But they thought not. “No use,” said they, “to shut the stable door after the steed is stolen.” Danger, or the beginning of danger, had distinctly declared itself, and it was their part to guard the threatened point. So they took steps to guard it. The name of Breen was not mentioned, but its flavour lurked in every mouthful of conversation, like the taste of garlic that has been rubbed round the salad bowl in the salad that has not touched it; it filled the domestic atmosphere with a subtle acrimoniousness unknown to it before. And Rose was watched—not openly, but systematically enough for her to know it —never allowed to go out alone, or to sit in the attic after a certain hour; driven into brooding loneliness and disaffection—in other words, towards her fellow-victim instead of from him.
Now that she could no longer entertain, Deb refused to be entertained, much to the discontent of Frances, who pined continually for a larger and brighter life, so that the invitations fell off to nothing before the excuse of the deep mourning was worn out. But when Mrs Urquhart, always maternally solicitous for her poor Sally’s girls, wrote to beg them to spend Christmas at Five Creeks, Deb and Frances, who did not, for different reasons, wish to go themselves, agreed that it would be ‘the very thing’ for Rose to do so. She would be absolutely safe up there, and with her old social world about her, and old interests to occupy her mind, would recover that respect for herself which seemed to have been more or less impaired by association with suburban villadom. They hoped she would stay at Five Creeks a long, long time.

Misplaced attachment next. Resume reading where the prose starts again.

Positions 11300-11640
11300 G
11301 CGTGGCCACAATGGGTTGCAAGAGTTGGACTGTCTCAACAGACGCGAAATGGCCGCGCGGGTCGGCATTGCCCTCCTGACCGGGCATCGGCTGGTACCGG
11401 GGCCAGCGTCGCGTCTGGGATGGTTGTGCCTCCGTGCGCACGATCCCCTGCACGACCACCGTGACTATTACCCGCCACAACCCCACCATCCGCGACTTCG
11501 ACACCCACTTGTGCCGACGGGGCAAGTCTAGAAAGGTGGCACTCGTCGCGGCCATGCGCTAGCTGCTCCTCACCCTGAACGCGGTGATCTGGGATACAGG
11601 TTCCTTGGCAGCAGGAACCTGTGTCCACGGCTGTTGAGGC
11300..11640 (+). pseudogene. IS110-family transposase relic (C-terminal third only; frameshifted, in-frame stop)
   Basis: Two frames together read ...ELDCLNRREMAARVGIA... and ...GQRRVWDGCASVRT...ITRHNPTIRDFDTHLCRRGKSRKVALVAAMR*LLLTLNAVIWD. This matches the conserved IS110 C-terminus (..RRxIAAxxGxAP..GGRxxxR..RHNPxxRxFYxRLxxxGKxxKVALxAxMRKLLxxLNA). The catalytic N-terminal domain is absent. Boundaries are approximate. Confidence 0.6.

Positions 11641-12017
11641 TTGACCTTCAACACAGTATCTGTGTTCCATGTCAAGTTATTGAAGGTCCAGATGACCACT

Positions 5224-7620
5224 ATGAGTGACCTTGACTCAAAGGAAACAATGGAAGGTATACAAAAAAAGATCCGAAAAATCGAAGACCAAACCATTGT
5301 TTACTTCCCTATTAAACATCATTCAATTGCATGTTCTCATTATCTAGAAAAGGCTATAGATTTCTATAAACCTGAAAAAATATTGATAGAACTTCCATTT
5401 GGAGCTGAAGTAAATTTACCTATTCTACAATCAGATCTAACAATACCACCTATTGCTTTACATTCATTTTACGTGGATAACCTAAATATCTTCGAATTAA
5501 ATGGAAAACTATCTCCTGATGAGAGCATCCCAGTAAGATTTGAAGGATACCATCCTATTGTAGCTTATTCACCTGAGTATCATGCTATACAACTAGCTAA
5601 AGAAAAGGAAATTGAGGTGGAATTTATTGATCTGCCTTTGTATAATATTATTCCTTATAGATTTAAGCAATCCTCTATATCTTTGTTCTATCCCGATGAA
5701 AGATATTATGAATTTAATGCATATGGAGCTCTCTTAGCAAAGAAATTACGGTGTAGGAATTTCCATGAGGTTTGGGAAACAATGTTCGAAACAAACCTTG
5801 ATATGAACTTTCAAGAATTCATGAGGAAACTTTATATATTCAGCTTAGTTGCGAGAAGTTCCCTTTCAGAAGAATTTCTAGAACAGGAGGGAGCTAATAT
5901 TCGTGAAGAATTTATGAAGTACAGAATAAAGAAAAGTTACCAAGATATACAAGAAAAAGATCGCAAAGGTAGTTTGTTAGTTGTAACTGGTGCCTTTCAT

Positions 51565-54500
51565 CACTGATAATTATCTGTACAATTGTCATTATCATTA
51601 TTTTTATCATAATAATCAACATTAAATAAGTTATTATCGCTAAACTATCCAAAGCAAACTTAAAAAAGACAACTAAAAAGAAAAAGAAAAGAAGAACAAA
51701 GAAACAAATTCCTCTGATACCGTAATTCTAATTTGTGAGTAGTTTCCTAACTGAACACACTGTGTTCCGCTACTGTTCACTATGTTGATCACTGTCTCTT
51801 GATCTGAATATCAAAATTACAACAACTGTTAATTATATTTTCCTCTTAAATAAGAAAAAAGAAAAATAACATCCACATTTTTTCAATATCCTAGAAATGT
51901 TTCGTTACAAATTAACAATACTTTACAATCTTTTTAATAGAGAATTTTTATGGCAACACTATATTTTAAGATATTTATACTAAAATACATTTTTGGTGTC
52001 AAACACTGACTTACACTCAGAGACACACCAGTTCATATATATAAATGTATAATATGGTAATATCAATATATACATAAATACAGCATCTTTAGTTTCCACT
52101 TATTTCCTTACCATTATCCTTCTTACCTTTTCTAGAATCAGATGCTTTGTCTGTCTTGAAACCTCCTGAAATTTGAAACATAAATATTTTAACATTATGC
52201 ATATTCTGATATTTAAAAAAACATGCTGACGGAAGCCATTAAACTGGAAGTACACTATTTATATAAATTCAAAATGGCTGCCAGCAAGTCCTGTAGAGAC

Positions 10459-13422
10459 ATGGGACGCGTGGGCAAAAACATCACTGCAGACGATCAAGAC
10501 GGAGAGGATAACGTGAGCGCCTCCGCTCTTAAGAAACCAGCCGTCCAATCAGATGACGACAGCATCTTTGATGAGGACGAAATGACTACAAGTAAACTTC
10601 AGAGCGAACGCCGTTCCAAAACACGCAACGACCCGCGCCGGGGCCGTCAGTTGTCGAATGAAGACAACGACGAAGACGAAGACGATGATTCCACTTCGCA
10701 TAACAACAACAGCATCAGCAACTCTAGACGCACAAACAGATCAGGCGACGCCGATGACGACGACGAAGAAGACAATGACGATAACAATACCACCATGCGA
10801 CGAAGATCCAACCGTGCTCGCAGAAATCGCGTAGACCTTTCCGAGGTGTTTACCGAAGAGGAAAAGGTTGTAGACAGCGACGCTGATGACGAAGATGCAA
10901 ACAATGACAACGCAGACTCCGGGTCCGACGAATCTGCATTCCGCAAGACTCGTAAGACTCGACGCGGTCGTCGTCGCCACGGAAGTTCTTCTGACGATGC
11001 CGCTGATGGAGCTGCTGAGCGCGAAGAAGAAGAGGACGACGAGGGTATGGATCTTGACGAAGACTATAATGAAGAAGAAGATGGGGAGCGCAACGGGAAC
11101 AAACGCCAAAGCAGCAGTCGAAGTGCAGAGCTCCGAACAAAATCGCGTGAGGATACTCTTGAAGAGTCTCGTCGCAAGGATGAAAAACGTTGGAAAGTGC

“And if only Jim would keep her altogether!” sighed Frances. “I would be content with Jim now.”
“I wish to goodness he would!” said Deb, with fervour—not thinking particularly of her sister as she spoke.
The matter was put to Rose, and she consented to go. Five Creeks was better than Lorne, which had been spoken of, and the companionship of Alice than the shepherding sisters in the close limits of seaside lodgings; besides, Rose was a born bush girl.
She was tenderly escorted to Spencer Street, and put into the hands of Jim himself, in town on station business. Alice met them at the other end, and the two friends slept, or rather bunked, together—the house being full for the Christmas dance—and talked the night through. But not a word about Peter Breen passed Rose’s lips, so full of words as they were.
Next day the trestle-tables and Chinese lanterns, the sandwiches and creams, and what not, occupied her every moment and thought until it was time to dress, when the interest of the ball itself became supreme.
“Well, there’s one good thing,” said Alice, as, hemmed into a corner of a small room crowded with girls, she laced Rose’s bodice, “we shall not want for men. There’ll be one to each girl, and three over. The Simpsons alone have promised to bring six.”